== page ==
Christmas question for the day

We at EDN are in a period of reflection and contemplation for the important season of  Christmas. Our attention will be on raising certain questions that we invite you to comment on.  We will return to our series probing controversial issues on January 4th.

TODAY’S QUESTION: Which story surrounding the birth of Jesus in the Gospels most informs the meaning of Christmas for you?

3 Responses

  • It may seem odd, but for me it is probably the story of the flight into Egypt, complete with the problematic quotation of Hosea 11:1 as a prophecy, which, in context, it clearly is not.
    The reason the story is so meaningful to me, however, is that through it and that very problematic quotation, Matthew links this saving act with God’s saving acts in the history of Israel. It is not a sudden change in who God is or how God acts. Rather, it is an act of salvation by One for whom that is the norm.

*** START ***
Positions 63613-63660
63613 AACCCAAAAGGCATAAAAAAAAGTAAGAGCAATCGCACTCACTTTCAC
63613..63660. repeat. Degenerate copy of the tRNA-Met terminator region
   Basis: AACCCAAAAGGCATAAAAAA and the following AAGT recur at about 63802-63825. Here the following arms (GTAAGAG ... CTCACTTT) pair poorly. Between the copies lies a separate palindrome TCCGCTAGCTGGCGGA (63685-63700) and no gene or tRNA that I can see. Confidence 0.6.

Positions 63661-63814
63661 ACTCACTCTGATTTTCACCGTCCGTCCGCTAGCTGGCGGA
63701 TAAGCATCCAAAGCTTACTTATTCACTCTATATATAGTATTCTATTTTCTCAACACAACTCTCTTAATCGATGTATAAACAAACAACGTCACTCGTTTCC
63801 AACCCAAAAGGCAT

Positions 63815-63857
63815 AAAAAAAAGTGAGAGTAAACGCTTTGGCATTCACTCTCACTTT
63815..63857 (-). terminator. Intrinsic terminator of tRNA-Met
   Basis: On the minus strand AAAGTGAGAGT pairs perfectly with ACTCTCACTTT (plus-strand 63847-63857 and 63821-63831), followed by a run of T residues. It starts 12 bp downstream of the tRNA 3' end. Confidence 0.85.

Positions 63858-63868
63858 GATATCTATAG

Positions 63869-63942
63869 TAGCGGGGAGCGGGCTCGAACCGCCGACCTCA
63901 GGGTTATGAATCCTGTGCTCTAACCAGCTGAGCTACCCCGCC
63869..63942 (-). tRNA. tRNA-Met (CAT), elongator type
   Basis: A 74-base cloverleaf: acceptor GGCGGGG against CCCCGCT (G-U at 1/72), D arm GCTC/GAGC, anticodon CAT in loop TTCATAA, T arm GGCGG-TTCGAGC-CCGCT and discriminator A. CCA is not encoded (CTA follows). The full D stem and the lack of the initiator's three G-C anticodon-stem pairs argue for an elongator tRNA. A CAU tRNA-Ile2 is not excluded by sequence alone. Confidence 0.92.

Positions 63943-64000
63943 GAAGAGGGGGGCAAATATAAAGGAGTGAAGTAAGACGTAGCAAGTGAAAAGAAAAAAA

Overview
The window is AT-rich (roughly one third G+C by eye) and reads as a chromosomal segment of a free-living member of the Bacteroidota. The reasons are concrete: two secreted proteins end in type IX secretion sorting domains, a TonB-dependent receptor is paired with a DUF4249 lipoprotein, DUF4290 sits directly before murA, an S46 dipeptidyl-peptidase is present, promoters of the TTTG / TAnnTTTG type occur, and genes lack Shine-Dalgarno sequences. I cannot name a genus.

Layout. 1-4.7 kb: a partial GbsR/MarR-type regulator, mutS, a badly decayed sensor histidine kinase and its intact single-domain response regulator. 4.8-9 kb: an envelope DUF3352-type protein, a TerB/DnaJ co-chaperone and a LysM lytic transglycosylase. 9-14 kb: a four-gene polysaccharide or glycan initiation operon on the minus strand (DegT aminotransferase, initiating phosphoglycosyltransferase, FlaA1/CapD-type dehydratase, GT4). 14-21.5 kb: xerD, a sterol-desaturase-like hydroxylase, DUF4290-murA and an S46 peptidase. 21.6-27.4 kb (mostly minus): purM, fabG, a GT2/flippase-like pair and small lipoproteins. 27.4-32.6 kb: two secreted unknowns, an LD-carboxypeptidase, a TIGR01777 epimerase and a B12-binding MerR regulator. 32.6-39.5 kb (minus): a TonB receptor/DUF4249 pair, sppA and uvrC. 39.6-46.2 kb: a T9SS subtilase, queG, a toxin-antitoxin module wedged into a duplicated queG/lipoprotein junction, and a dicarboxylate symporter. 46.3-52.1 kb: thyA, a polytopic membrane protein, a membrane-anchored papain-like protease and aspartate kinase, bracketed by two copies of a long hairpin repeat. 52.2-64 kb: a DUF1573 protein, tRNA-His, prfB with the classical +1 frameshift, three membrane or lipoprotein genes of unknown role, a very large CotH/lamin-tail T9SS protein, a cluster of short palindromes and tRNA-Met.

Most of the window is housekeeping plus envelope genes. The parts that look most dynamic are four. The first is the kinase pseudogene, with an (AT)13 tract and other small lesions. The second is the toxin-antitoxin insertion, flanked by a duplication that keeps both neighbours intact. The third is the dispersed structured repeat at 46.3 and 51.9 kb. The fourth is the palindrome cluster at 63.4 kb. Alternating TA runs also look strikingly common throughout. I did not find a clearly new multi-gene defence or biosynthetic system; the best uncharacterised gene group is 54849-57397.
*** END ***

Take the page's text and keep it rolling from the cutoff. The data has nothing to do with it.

It also highlights God’s persistence. Hosea 11 is actually somewhat of an indictment of Israel. Yet throughout Israel’s history, God doesn’t give up.
    Perhaps we can hope that in spite of our many failings, God is not yet done with us. God’s saving work continues!

  • For me, it is the angelic announcement to the shepherds. Not only did God bypass Rome for Bethlehem, but God ignored the imperial court in favor of the lowliest folk in the most despised province of the empire. Coupled with Mary’s Song in Luke 1, we see a God who works for justice in an unjust world.
    BTW, Henry–this is my idea of what salvation is all about; a thorough “this-worldy” cleanup of oppression so that humans may one day live in shalom.

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